All people with intellectual disabilities have a right to live in communities of their choosing and be fully-included with people who do not have disabilities. They should be empowered to live in accessible and affordable housing similar to that of people without disabilities. Necessary individualized supports and adaptations should be of their choosing and under their control or the control of their substitute decision-maker.
Please click on a resource below for more information.
Advocates’ Guide 2017: A Primer on Federal Affordable Housing & Community Development Programs is this year’s edition of NLIHC’s comprehensive manual on virtually every affordable housing program and policy. The Guide, written by NLIHC staff and other leading experts in the field, contains synopses of housing and community development programs, laws, and regulations, as well as tools that could be used to communicate effectively with legislative and executive branches of government and to mobilize advocacy campaigns. The Advocates’ Guide is an invaluable resource for anyone involved in or concerned about affordable housing and community development.
You can download a PDF version of the Advocates’ Guide or you can purchase a print copy. Members receive a discounted price.
A regulatory agency within the Massachusetts Executive Office of Public Safety. Develops and enforces regulations designed to make public buildings accessible to, functional for, and safe for use by persons with disabilities.
Provides information, support and resources for families who seek to create secure, supported housing for their adult children with disabilities.
A non-profit umbrella organization for affordable housing and community development activities throughout Massachusetts. Offers lots of online information and resources regarding housing development and programs available to Massachusetts residents. Provides information about searching for rental housing in Massachusetts for people who have one or more disabilities. Most of the information is also helpful to people who are low-income.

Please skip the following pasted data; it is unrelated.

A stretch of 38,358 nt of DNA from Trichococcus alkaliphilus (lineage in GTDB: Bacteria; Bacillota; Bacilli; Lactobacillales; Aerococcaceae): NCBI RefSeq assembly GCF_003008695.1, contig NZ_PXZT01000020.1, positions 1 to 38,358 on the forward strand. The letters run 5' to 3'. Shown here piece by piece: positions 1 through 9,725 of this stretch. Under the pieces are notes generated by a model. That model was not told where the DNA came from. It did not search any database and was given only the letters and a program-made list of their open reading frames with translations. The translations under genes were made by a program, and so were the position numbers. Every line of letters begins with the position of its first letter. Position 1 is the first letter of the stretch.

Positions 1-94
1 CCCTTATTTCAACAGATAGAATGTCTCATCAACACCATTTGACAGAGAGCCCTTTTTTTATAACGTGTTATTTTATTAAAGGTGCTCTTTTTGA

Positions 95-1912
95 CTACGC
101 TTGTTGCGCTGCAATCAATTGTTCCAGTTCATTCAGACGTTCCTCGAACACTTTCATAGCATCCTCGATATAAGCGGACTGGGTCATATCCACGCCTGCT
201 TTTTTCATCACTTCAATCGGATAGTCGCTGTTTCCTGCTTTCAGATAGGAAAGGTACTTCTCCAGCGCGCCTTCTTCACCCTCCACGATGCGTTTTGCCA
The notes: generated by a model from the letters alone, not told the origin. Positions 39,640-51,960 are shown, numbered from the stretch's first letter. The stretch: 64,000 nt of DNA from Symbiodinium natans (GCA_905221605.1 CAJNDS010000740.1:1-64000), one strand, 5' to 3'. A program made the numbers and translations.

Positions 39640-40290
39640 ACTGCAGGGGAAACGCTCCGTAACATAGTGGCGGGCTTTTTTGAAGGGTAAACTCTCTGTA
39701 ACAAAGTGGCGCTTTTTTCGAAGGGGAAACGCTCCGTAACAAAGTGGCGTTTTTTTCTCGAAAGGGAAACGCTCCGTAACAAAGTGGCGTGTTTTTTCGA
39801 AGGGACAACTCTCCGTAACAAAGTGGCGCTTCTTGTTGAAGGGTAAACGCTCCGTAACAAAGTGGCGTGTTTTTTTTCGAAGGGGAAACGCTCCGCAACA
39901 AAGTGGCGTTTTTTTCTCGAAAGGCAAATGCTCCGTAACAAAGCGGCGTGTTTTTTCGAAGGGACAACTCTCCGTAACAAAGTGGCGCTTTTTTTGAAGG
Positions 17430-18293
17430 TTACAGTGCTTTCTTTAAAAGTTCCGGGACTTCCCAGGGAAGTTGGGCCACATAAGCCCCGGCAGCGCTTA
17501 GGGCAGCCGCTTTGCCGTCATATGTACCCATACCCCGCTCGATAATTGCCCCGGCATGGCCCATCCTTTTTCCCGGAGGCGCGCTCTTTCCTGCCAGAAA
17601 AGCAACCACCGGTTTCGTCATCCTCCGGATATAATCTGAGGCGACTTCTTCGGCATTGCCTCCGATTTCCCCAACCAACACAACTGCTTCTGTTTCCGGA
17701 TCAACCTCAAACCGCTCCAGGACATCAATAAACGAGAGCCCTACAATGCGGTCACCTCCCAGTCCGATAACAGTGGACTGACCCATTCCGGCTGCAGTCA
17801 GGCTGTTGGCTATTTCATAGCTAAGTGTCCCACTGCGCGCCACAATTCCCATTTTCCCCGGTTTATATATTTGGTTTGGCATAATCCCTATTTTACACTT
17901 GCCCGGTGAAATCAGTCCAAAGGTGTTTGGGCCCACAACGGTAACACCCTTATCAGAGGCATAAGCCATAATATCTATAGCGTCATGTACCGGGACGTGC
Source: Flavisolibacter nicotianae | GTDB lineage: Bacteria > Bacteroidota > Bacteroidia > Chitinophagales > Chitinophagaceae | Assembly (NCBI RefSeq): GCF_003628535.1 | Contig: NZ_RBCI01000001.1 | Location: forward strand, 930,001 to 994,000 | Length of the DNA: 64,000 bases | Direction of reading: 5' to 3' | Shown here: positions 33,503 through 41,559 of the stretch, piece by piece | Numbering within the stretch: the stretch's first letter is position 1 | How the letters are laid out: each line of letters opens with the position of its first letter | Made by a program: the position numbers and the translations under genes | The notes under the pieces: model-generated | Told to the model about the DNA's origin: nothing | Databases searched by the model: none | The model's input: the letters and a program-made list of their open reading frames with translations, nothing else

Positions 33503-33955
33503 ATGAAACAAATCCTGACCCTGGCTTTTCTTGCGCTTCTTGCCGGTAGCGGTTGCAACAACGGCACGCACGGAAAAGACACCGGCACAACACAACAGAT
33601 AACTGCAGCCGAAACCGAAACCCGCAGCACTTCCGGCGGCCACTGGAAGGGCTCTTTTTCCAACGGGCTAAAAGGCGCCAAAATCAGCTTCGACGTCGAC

Offers homeowners with helpful educational brochures, an expert panel with additional resources, and easy-to-implement tips for making an accessible home a reality.
The Home Modification Loan Program provides no- and low-interest loans to modify the homes of adults and children with disabilities, and elders.
The website explains the various programs available and provides links to apply for Section 8 vouchers
A free searchable database that helps people with disabilities find rental housing in Massachusetts, primarily accessible and barrier-free housing.
The state affordable housing bank, which lends money at rates below the conventional market to support rental and home ownership opportunities for low-and moderate-income residents of the Commonwealth. MassHousing offers low-or zero-interest loans to help homeowners fix failed septic systems, remove lead paint, and make home improvements.
U.S. Department of Housing and Urban Development – Massachusetts information
Massachusetts Families Organizing for Change (MFOFC) Housing Connections is designed to help families communicate with other families with similar interests to find or create a home for their loved one with a disability.
A national disability rights and advocacy organization. Provides an easy-to-use informational booklet on Section 8 Housing vouchers.
The U.S. Department of Agriculture offers loans and grants to elder homeowners in current or former rural towns. These include Plymouth and Cape Cod, most North Shore towns above Danvers, and most communities west and south of Acton. For repairs of health or safety hazards such as failed roofs, heating or septic systems, USDA also offers grants of up to $7,500 for those over 62, and loans that charge just 1 percent annual interest to all others.